Friday, November 19, 2010

Friday Notebook: Yale Takes Down BC, Powerpoll

If the Bulldogs had merely downed BC in a vacuum, that would be one thing.

In its first game of the season, shortly after captain and star forward Michael Sands left the team for personal reasons, Yale fell behind 67-47 to decent mid-major Quinnipiac with eight minutes to go. Over the next 88 minutes, the Bulldogs posted a +16 point differential against the Bobcats and two full games against Providence and Boston College. In that context, Yale's victory becomes even more bizarre. How is this Bulldogs team, which lost its best player just a couple weeks ago, hanging with power conference teams for sustained periods of time?

The recipe against the Eagles was similar to the last two Ivy upsets of BC. Get a guard to have a career game (for Harvard - Jeremy Lin, for Yale - Austin Morgan), don't let the Eagles kill you on the offensive glass and hope that they have a cold shooting night.

After BC's Biko Paris finished a three-point play just after halftime to pull the Eagles to within 34-30, Morgan hit one of his six threes for the Bulldogs followed by one from point guard Porter Braswell and two from 6'11 center Greg Mangano. Morgan capped off the 14-2 run with a short jumper, staking Yale to a 48-32 lead. BC guard Reggie Jackson scored 17 of his 30 points the rest of the way, as the Eagles desperately rallied to pull within five with under three to go, but Braswell went 6-for-6 from the line in the final minute to seal the 75-67 win.

While the Eagles must be shaking their head about their 1-3 record against the Ivies over the past three years, it's equally as confusing to consider what to make of this Bulldogs squad in the context of the Ivy League race. The loss of Sands was supposed to be a death knell for an already solidly lower division team. Then, Mangano stepped up his game on the interior, and the guards have played well enough at key moments to make Yale fans begin to forget about the loss of last year's leading scorer Alex Zampier to graduation.


8. Dartmouth (8)

In one of the few eminently winnable games on the schedule, the Big Green blew a 17-point second half lead at home to a New Hampshire team that, during its comeback, had separate field goal droughts of 2:30, 2:00 and 3:30. Luckily Dartmouth obliged with a nine-minute field goal hiatus of its own. The Big Green will probably only be favored twice more this year and both of those will be during the Leede Arena portion of two bizarre, same-year home-and-homes with Colgate and Army.

7. Penn (2)

The number two spot in this poll has been poison thus far. The Quakers almost duplicated the Big Green's efforts on Wednesday, blowing a 54-42 lead at Manhattan by failing to score for the final 7:45 of the game. The Jaspers pulled it out 59-54 with a nifty 17-0 run to close out the contest.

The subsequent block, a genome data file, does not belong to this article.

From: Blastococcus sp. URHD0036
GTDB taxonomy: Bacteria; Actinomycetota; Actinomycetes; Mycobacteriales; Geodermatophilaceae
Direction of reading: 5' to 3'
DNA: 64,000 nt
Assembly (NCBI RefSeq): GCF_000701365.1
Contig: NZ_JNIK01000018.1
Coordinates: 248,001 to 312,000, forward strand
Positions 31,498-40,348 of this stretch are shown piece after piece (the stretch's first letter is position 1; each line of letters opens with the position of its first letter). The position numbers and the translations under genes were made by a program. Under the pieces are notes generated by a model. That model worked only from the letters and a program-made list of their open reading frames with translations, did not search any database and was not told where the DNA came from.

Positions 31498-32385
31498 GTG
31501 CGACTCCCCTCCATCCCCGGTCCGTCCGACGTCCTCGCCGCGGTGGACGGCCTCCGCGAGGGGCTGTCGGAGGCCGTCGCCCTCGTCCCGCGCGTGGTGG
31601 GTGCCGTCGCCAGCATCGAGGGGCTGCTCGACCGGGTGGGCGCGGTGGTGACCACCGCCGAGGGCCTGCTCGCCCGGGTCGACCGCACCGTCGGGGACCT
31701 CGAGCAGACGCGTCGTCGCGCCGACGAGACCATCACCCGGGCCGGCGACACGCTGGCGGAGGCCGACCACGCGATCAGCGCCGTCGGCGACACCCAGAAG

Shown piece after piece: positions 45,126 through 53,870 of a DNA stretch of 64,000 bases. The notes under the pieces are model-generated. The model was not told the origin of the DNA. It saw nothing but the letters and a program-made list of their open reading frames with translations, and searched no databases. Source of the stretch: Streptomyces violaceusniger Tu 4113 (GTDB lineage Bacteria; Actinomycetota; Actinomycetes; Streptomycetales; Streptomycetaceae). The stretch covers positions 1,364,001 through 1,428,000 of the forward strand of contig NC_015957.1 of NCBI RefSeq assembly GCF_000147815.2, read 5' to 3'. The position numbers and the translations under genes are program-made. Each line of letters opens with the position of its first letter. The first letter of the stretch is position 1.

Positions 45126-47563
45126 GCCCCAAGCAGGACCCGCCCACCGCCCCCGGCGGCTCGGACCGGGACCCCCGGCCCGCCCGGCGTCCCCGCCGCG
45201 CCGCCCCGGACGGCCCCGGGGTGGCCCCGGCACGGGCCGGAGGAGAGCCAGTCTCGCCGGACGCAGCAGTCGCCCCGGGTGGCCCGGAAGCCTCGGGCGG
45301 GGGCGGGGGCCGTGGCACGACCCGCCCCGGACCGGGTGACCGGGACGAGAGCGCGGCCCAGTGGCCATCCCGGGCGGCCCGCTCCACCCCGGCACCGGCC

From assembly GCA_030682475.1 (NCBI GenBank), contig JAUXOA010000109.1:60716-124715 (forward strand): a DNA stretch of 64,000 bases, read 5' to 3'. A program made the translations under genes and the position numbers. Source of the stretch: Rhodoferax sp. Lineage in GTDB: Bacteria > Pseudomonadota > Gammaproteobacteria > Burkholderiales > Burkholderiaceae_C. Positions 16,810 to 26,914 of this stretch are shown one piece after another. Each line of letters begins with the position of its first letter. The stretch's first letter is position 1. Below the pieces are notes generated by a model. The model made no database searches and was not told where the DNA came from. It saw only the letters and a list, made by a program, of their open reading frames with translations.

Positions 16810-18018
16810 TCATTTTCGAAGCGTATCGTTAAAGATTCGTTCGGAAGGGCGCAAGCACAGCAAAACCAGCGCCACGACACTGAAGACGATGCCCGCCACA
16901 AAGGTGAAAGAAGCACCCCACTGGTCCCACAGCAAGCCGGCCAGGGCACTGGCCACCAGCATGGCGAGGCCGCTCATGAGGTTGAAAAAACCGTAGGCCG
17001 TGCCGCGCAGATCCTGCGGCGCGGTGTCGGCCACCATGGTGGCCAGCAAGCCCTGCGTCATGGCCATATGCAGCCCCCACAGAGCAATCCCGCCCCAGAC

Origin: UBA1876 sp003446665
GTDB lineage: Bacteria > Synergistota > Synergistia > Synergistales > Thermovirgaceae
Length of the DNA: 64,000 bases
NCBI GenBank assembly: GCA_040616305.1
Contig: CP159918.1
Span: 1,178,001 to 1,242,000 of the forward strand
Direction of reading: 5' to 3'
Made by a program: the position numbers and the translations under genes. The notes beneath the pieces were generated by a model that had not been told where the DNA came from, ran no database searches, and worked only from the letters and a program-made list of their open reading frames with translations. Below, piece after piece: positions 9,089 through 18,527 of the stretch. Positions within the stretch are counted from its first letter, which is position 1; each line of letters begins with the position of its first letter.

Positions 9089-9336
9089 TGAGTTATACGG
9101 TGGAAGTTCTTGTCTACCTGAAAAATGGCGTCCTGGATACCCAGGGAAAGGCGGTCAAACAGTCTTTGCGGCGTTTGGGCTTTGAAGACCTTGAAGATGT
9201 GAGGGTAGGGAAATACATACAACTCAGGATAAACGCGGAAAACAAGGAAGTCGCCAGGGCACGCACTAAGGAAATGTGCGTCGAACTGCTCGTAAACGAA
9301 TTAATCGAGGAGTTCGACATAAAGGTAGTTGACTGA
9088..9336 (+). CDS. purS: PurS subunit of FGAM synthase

6. Brown (4)

Hard to fault the Bears for getting blown out by a potential tourney team Rhode Island, but that's how tough this league has been to open the season. Lots of good teams, and Brown only result this week doesn't match up.

5. Cornell (5)

With Chris Wroblewski back, this Big Red team looked much more comfortable and quite capable of being a Top 150 squad. Cornell had little trouble dispatching a decent Delaware team - the second game in a miserable seven-game stretch which includes five road games and three Top 50 opponents.

4. Princeton (1)

It's not so much the annihilation at the hands of Duke that led to the Tigers getting dropped. That happens. It's the utterly atrocious defensive metrics that the Tigers posted over the first two games that are very concerning for a team that lives and dies by its ability to stop opponents from scoring.

3. Harvard (7)

After a miserable opener at George Mason, the Crimson got its revenge on Bay State rival Holy Cross. Harvard is playing insanely intense defense right now, and if it can limit turnovers offensively, it will be the best team in a steadily improving Ivy League.

2. Columbia (3)

The Lions have led at half in each of their first three games - at La Salle, vs. UMES and at St. John's. They've faded down the stretch against La Salle and St. John's, but its hard to argue that they've looked great against the big boys at times. Still, this team goes as its perimeter shooting goes - a dangerous characteristic for a team looking to contend.

1. Yale (6)

Lose by three to Providence and beat Boston College by eight. If that can't get a team to the top of this powerpoll, then we're talking about an entirely different Ivy League. After a visit to Illinois next Tuesday, the schedule gets a bit easier with Stanford as the only top 100 team remaining during the non-conference slate.

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